- The Washington Times - Tuesday, June 24, 2003

BAGHDAD — Mohamed Sayeed al-Sahaf, who as Saddam Hussein’s loyal information minister achieved worldwide fame for his fierce though wildly inaccurate claims of victories against U.S. forces, has been arrested for at least the second time by coalition troops.

A coalition source who declined to be identified confirmed the arrest, saying Mr. Sahaf “has some serious talking to do this time.”

Mr. Sahaf was detained just after dark Monday as his Toyota Land Cruiser turned out of a busy main street toward the home of a close relative.

In the car were his elderly mother, whom he had just picked up from their tribal home about 60 miles from the capital, his favorite aunt, who is a retired school principal, and one of his two daughters.

An American Humvee armored vehicle blocked the far end of the street, and another was parked near the house, relatives said. As he stopped, soldiers came over and said, “The coalition wants you.”

A relative said it was a polite encounter. The former minister was accompanied into the house where he collected a book, a toothbrush and a razor before being whisked away in a white Land Cruiser similar to his own car.

People close to Mr. Sahaf said he has been in a state of shock since the abrupt collapse of a regime that he had defended so stoutly and with such passion.

He was not listed in the pack of cards issued by the coalition showing its 55 most-wanted Iraqis. But it is understood that he was on a secret list of about 120 former regime figures that the coalition is hunting.

The reasons for his arrest are far from obvious: Coalition security services have known his whereabouts for some time and have detained him at least once before, though for only a few hours.

Mr. Sahaf undoubtedly knows a great deal about how the regime operated — he was foreign minister before being moved to the Ministry of Information — but is not believed to have made the sort of security decisions that could lead to prosecution on charges of murder and torture.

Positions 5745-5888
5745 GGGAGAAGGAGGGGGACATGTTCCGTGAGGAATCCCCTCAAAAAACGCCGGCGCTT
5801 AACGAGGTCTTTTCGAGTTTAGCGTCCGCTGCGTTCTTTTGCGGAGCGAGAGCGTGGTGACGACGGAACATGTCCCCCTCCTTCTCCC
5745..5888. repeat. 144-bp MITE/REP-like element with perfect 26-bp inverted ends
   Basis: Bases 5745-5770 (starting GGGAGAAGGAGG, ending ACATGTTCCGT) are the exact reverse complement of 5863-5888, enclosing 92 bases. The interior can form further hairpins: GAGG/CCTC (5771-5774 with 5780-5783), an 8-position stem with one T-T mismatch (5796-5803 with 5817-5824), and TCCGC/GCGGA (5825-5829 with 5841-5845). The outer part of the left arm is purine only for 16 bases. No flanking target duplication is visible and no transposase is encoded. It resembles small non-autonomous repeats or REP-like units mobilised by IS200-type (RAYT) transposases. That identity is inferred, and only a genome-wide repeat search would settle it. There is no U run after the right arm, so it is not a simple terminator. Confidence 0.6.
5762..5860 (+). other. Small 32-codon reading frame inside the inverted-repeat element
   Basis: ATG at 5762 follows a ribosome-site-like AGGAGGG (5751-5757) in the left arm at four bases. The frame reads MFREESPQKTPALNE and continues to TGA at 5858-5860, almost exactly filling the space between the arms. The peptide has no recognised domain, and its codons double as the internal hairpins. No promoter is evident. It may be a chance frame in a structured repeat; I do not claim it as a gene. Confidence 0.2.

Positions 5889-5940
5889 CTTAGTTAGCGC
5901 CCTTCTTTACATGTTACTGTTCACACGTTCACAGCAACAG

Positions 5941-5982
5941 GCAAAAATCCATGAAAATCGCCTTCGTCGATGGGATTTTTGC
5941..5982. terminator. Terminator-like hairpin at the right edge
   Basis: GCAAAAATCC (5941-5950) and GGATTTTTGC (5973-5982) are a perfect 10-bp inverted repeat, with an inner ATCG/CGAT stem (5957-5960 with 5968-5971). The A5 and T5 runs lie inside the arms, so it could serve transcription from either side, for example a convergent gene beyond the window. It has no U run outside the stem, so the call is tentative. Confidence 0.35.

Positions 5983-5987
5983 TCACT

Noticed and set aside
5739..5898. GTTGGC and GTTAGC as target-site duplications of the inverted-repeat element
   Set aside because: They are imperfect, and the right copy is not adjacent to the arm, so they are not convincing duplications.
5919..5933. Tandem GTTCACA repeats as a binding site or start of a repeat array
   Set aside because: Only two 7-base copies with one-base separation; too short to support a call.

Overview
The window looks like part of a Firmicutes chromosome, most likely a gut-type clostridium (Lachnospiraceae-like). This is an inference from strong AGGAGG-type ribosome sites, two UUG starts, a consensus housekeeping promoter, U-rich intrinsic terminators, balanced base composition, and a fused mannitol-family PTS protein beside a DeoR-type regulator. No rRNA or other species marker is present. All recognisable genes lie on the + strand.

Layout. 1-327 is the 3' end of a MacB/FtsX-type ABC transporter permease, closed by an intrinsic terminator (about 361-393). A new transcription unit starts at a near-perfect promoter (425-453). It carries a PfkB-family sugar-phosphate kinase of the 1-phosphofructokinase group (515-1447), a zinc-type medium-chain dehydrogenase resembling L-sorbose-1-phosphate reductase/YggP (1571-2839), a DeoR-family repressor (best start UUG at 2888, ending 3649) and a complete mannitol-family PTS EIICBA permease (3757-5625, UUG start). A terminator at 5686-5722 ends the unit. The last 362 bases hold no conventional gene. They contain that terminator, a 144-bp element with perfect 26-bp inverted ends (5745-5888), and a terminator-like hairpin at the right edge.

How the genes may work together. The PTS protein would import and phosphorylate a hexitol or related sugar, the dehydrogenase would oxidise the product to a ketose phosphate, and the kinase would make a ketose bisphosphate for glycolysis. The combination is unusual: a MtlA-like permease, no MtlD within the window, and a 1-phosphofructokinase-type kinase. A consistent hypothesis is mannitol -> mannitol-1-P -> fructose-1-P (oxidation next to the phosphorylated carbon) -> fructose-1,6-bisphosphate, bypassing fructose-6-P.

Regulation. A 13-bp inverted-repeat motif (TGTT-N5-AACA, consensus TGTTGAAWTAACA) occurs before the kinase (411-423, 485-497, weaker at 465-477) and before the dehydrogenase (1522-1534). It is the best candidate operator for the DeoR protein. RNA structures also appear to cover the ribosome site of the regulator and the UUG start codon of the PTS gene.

Despite his public loyalty to former Iraqi leader Saddam Hussein, it cannot be assumed that he has been in touch with Saddam since the two were last seen together in a small meeting of Cabinet ministers April 7.

A coalition source declined to say where Mr. Sahaf was being held. Many of his Cabinet colleagues and fellow Ba’ath Party leaders are being detained in a secure facility near the Baghdad airport where they sleep on low bunks in concrete cells, a far cry from the life of luxury to which most of them were accustomed.

Saddam and his two sons — Qusai, who ran the main security forces, and Uday, who ran a vicious group of fighters called the Fedayeen Saddam — disappeared from view as U.S. forces captured Baghdad.

During subsequent weeks, Mr. Sahaf spent much of his time at home watching satellite television, friends said. His main pleasures have been a few shots of Scotch and regular barbecues of skewered beef and lamb.

During the past two days of Saddam’s rule, he spent much of his time in a makeshift television studio drumming up defiant programming intended to assure the Iraqi public that all would end well.

A friend said that when Mr. Sahaf saw some American troops April 11, two days after the center of Baghdad fell, he threw his Thuraya satellite phone and the keys to his Mercedes into the Tigris River. He then drove another car to the home of the same close relative where he was arrested Monday night.

Mr. Sahaf’s patently outrageous claims of Iraqi battlefield successes during the war so amused Western television viewers that he was nicknamed “Comical Ali” — a play on the more sinister “Chemical Ali” — and a Web site was created: www.welovetheiraqiinformationminister.com.

While coalition commander Gen. Tommy Franks and his team of generals at times appeared hesitant and defensive during their press conferences, Mr. Sahaf was colorful, belligerent, confident and poured out streams of colorful insults .

“He sneered and snarled and blustered better than any coalition spokesman ever did,” one observer said. “He won the fight hands down. Just a pity for him the facts caught up with him.”

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